Difference between revisions of "Logitech MX Master"

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m (Simply add thumb wheel volume work in gnome also)
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[[ja:Logitech MX Master]]
 
[http://www.logitech.com/en-us/product/mx-master Logitech MX Master]
 
[http://www.logitech.com/en-us/product/mx-master Logitech MX Master]
  

Latest revision as of 15:05, 8 March 2018

Logitech MX Master

Usage

The mouse should work with no special configuration if using the unified receiver USB dongle. Plug in the dongle, then press the connect button on the mouse.

To use Bluetooth, change the channel on the bottom of the mouse, and click the connect button. Now, search for the mouse with a bluetooth manager of your choice and pair. In future it should connect as soon as you switch to that channel when your bluetooth is active. If you have problems with the mouse not showing when scanning, see Bluetooth LE device does not show up in scan

List of events sent by mouse

Physical action detected as
Left button button 1
Press to wheel button 2
Right button button 3
Scroll wheel up button 4
Scroll wheel down button 5
Press "i" button under wheel undetectable in linux
Scroll hor_wheel right (up) button 6
Scroll hor_wheel left (down) button 7
Side-bottom button button 8
Side-top button button 9
Thumb button Ctrl+Alt+Tab

Notes:

  • It is impossible to move mouse cursor while thumb button is pressed, but possible to use any other actions (pressing buttons and scrolling wheels). Ctrl+Alt+Tab event is sent only after releasing thumb button.
  • If you wish, you can get experience of thumb button like in Windows or Mac. In kde go to System settings → Shortcuts → Global Shortcuts → KWin → Show all windows from all desktops. It is set to ctrl+f10 by default. Set ctrl+alt+tab for this action and apply settings.
  • "I" button under wheel is undetectable in linux, but works as switching wheel between free and rattle mode
  • Logitech gestures (moving mouse up/down/left/right while thumb pressed) are not detected in linux.

Mappings for extra buttons

The vertical wheel and the two buttons near it should work right away, however the thumb button requires some special treatment, and you might want to remap the rest.

To remap the buttons of the mouse you can use the packages xbindkeys and xautomation.

xbindkeys will redirect the buttons and xte (which is included in xautomation) will execute the custom key presses. To do so, create a config file named .xbindkeysrc in your home directory.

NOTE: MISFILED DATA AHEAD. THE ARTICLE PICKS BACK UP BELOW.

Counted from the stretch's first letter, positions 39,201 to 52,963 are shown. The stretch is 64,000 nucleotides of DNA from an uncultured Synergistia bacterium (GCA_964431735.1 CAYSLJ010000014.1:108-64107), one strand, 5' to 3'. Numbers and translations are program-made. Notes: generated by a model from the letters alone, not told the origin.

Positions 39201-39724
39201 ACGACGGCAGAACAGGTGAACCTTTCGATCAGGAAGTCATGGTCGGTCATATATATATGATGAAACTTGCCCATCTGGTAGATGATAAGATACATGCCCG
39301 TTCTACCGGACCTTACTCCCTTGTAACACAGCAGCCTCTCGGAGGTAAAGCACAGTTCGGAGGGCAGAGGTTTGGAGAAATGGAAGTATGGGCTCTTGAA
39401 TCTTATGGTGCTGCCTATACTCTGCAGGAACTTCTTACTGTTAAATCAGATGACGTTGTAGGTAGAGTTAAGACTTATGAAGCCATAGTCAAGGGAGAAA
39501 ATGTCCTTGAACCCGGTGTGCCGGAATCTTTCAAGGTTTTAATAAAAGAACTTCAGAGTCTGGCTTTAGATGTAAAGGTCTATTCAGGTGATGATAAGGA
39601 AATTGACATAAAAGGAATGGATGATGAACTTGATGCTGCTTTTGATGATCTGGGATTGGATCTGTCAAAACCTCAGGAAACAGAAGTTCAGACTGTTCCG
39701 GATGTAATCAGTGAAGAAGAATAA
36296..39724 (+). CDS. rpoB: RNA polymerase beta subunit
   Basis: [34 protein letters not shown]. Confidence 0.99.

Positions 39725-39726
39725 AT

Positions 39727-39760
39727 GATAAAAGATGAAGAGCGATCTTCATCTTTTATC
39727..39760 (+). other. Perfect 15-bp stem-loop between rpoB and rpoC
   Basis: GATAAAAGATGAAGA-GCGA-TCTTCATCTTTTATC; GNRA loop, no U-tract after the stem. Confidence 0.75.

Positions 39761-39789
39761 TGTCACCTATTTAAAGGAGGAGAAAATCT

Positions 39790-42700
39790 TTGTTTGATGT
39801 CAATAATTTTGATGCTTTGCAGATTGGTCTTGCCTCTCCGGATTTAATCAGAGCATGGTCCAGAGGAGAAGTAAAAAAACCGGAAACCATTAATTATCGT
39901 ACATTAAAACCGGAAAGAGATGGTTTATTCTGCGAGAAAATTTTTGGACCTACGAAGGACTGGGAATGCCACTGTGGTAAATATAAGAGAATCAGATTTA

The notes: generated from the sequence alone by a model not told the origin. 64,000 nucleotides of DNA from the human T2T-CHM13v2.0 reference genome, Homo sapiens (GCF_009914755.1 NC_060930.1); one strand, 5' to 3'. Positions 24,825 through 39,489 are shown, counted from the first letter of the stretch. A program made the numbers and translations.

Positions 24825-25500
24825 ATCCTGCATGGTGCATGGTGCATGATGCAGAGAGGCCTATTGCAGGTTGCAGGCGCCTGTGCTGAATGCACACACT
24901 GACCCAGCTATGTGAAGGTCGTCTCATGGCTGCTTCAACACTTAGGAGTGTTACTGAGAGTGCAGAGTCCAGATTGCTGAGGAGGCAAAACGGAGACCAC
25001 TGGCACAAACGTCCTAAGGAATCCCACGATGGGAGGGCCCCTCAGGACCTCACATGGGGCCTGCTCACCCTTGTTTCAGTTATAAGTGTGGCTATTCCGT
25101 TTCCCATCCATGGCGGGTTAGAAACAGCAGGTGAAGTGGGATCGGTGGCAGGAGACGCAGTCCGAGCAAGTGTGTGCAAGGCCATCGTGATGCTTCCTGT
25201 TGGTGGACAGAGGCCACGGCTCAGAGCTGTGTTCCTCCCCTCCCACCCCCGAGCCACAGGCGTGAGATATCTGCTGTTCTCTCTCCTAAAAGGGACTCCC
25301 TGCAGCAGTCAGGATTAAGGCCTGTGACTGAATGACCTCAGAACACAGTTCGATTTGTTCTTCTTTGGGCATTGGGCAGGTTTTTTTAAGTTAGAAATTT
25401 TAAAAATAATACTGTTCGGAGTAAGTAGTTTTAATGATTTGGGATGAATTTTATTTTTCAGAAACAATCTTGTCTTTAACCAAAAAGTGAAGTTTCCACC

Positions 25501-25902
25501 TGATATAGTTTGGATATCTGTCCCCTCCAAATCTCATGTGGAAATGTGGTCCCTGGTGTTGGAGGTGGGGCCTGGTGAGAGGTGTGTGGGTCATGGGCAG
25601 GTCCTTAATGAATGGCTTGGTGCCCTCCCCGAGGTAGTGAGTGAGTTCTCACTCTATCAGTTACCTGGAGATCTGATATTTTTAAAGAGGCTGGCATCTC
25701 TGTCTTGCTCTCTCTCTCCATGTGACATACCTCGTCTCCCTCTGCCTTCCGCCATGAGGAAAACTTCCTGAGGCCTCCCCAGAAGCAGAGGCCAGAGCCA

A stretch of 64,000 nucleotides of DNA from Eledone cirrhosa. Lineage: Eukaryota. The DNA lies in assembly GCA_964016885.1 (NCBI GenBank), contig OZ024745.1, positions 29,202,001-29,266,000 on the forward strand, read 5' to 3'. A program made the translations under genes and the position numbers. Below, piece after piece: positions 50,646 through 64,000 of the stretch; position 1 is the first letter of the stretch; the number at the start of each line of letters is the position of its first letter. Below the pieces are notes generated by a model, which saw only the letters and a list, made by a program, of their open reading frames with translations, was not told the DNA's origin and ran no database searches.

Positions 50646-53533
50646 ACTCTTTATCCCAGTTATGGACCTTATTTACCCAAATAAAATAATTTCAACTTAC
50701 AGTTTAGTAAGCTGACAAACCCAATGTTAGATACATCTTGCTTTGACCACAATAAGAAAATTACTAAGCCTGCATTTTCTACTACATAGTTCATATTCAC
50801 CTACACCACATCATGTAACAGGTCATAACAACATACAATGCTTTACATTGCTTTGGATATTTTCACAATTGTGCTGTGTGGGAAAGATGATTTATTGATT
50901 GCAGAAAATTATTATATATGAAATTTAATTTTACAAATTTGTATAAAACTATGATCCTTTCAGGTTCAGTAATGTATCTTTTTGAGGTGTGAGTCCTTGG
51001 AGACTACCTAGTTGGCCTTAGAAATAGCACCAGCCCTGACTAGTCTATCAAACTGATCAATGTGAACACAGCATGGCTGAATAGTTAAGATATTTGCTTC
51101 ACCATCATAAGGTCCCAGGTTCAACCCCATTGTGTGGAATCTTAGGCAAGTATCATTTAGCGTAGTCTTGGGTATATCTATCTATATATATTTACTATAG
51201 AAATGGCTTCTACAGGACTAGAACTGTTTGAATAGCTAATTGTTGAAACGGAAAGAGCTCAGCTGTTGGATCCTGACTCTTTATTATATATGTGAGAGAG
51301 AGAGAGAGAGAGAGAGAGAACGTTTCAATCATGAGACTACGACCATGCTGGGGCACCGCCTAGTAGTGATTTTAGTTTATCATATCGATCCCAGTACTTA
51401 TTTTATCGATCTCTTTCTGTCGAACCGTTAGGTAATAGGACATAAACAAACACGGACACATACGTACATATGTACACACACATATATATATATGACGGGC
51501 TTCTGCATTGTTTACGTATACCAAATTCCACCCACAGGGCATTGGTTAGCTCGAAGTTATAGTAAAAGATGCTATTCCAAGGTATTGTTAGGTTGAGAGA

Here is a sample configuration for the vertical scroll wheel and the two buttons near it:

# thumb wheel up => increase volume and unmute      
"amixer -D pulse set Master 4000+ unmute"
   b:6                                   
                                        
# thumb wheel down => lower volume       
"amixer -D pulse set Master 4000-"       
   b:7                                   
                                        
# backward button => previous song       
"xte 'key XF86AudioPrev'"                
   b:8                                   
                                        
# forward button => next song            
"xte 'key XF86AudioNext'"                
   b:9

If using PulseAudio (more info here):

# thumb wheel up => increase volume
"pactl set-sink-volume @DEFAULT_SINK@ +2%"
   b:6

# thumb wheel down => lower volume
"pactl set-sink-volume @DEFAULT_SINK@ -2%"
   b:7

If you prefer to get a visual feedback on how the volume level changes you could use the following lines instead (Tested in GNOME and KDE)

# thumb wheel up => increase volume
"xte 'key XF86AudioRaiseVolume'"
   b:6

# thumb wheel down => lower volume
"xte 'key XF86AudioLowerVolume'"
   b:7


Now start xbindkeys, preferably add that to the autostart list of your desktop environment.

The thumb button is special. With the Logitech software available for Windows and Mac, you would be able to map up to 5 actions to it: by pressing the button or by pressing the button and moving the mouse in one of four directions. As of November 2015, there is no way to enable the direction feature using Arch.

If you look at the keys the button triggers you will notice that it sends a series of keys, confusing xbindkeys. You need to add a short sleep here so xbindkeys will only react on the first keys send so we can at least map one action to it:

# thumb button => play/pause music         
# Credit to gregmuellegger https://bbs.archlinux.org/viewtopic.php?pid=1551271#p1551271                               
# We need a sleep here since the button triggers a few more key codes. 
# It also triggers Control+Mod2+Control_L and Alt+Mod2+Alt_L. The sleep       
# prevents that X receives those keypresses simultaniously. Therefore they    
# might interfere and trigger unwanted actions. By the sleep we make sure that
# the Alt+Left is receive as distinct event.                                  
"sleep 0.1 && xte 'key XF86AudioPlay'"                                        
   m:0xc + c:23

Remember that all changes to ~/.xbindkeysrc require a restart of the xbindkeys process:

$ pkill xbindkeys && xbindkeys

Power

Battery status can be read as described on Logitech Unifying Receiver. e.g. Solaar (solaarAUR) has s system tray utility.

Smart shift

In order to change the sensitivity of changing the mouse wheel mode (between hyperfast and click-to-click), install solaar-gitAUR. A slider appears that can be set somewhere between 0 and 50 (inclusive). 0 means always in hyperfast mode, 50 means always in click-to-click mode.

To change the sensitivity, change this value somewhere between 0 and 50.